Simon Cowell started the interview with a strong and forceful, “Bring it on.” For a moment I thought he’s back but by the end of the interview he was all soft and mushy. It was refreshing to hear the King of Mean utter the words, “I miss you guys. I’m glad we’re coming back.”
“I’d love to find something different,” stated Simon Cowell.
It seems like everything Simon Cowell touches turns gold. And as he eloquently described the X Factor as that special something that is difficult to express, Cowell is the X Factor. Cowell is behind some of America’s most successful talent shows, and although he is no longer a judge on the American Idol, he will be missed. Simon Cowell possesses that special something, je ne saia quoi if you will, and he has translated it on the popular America Idol and hopes to do the same on the X Factor. In the case of the X Factor, the judges will be looking for that special something that sets each contestant apart from the crowd.
In 2009 when Cowell announced his departure from Idol as judge, we thought that was the last time we would see him behind the panel judging contestants. Surprisingly, in our interview with America’s favorite TV judge, Cowell confirmed that he will be one of the judges on the highly anticipated talent show, The X Factor. And don’t expect his judging style to change much.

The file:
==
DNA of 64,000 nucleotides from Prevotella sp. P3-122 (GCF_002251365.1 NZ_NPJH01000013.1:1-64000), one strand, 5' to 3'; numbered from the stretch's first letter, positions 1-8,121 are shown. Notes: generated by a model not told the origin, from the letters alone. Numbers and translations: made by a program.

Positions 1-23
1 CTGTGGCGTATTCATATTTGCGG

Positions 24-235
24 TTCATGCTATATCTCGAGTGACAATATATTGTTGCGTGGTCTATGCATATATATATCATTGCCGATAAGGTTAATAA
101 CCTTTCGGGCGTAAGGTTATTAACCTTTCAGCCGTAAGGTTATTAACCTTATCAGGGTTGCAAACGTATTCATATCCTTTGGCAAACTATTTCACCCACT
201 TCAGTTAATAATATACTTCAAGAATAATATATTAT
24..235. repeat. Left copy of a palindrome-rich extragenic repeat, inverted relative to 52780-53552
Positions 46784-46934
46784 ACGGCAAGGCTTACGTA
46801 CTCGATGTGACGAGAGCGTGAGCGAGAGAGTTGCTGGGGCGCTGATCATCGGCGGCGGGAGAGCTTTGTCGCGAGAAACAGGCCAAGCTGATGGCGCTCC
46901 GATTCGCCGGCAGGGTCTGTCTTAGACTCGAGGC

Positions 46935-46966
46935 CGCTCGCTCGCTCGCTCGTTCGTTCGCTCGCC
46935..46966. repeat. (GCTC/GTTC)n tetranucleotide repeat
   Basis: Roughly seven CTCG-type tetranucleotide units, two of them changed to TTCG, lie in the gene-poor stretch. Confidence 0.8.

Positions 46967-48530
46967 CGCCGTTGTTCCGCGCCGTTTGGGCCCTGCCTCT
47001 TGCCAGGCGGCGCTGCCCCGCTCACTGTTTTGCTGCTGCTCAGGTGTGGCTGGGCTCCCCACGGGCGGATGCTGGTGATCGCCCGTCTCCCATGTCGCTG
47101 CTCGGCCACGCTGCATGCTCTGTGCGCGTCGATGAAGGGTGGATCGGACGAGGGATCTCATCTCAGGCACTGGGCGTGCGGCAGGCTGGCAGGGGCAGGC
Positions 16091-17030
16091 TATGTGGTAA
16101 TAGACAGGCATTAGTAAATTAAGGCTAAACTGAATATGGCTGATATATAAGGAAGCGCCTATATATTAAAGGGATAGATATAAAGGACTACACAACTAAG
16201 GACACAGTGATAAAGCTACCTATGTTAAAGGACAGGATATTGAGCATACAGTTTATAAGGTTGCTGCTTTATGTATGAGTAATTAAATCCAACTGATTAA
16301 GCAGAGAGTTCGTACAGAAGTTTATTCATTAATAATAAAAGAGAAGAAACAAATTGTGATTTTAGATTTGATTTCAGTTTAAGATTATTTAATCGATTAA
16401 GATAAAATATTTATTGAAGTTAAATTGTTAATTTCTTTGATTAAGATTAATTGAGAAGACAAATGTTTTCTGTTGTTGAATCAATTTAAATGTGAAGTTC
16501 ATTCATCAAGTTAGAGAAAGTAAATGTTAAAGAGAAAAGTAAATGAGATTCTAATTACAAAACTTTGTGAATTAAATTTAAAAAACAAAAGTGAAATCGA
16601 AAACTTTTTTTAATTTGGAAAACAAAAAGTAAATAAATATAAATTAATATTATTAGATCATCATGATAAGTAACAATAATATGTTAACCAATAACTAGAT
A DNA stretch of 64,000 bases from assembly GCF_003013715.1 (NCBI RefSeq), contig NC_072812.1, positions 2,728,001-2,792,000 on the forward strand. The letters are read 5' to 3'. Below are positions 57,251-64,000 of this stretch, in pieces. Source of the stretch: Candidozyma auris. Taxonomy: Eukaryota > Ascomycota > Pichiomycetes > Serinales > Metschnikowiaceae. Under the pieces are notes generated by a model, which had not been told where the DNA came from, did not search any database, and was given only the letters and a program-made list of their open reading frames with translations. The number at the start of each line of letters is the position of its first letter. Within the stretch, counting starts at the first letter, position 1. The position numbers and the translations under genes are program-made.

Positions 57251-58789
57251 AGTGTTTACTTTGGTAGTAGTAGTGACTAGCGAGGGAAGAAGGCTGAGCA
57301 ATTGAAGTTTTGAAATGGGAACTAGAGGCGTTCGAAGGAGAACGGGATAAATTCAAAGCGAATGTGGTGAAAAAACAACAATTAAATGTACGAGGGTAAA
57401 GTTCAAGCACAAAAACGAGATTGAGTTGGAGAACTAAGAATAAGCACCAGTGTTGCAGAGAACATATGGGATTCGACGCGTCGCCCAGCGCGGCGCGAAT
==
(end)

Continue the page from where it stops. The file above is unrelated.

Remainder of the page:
“Yes. I’m going to try to be consistent to how I’ve been over the years. So that’s the way I’m going to approach it. People know what to expect if I’m on the judging panel, so I don’t see things are going to change too much,” stated Cowell.
Cowell will not be alone as judge, however they are still deciding who the final judges will be. He is a fan of Paula Abdul but would not confirm if she would sit next to him on the panel.
“I’m a massive fan of Paula. It’s quite unusual – when you work with somebody for as long as I did with Paula, we were friends on the show for I’d say 80% of the time, and then interestingly, afterwards we’ve been in regular contact. So I’m a big fan of hers. I’m not going to say today who we are going to confirm or who we’re not going to confirm because the truth is, we honestly haven’t made our minds up yet. We’re talking to a number of people, and I expect to make an announcement I would say within three to four weeks – it might be a little bit longer, I’m not sure – as to who the panel are going to be,” he said.
The X Factor premieres this fall like it has been for seven years in the U.K. and promises a very different live experience to anything you’re used to seeing on American TV.
And to put his mouth where his money is ($5 million, that is ), the winner of the X Factor will be awarded $5 million which will be distributed over a 5 years period.
“I think it should be a life-changing prize. Just to be clear, this is not dressed-up $5 million; this is a guaranteed $5 million payable to the winner. The recording costs, the marketing costs, the video costs are completely separate to that. It will be paid over five years, $1 million a year for five years, and on top of the Sony label getting behind the artist, we will also be offering financial support for the winner so they don’t have to invest their money, look after their money, because that’s a lot of cash.”
Simon also expressed how nervous he is about putting that kind of money up as an incentive but is also confident that it is the right thing to do.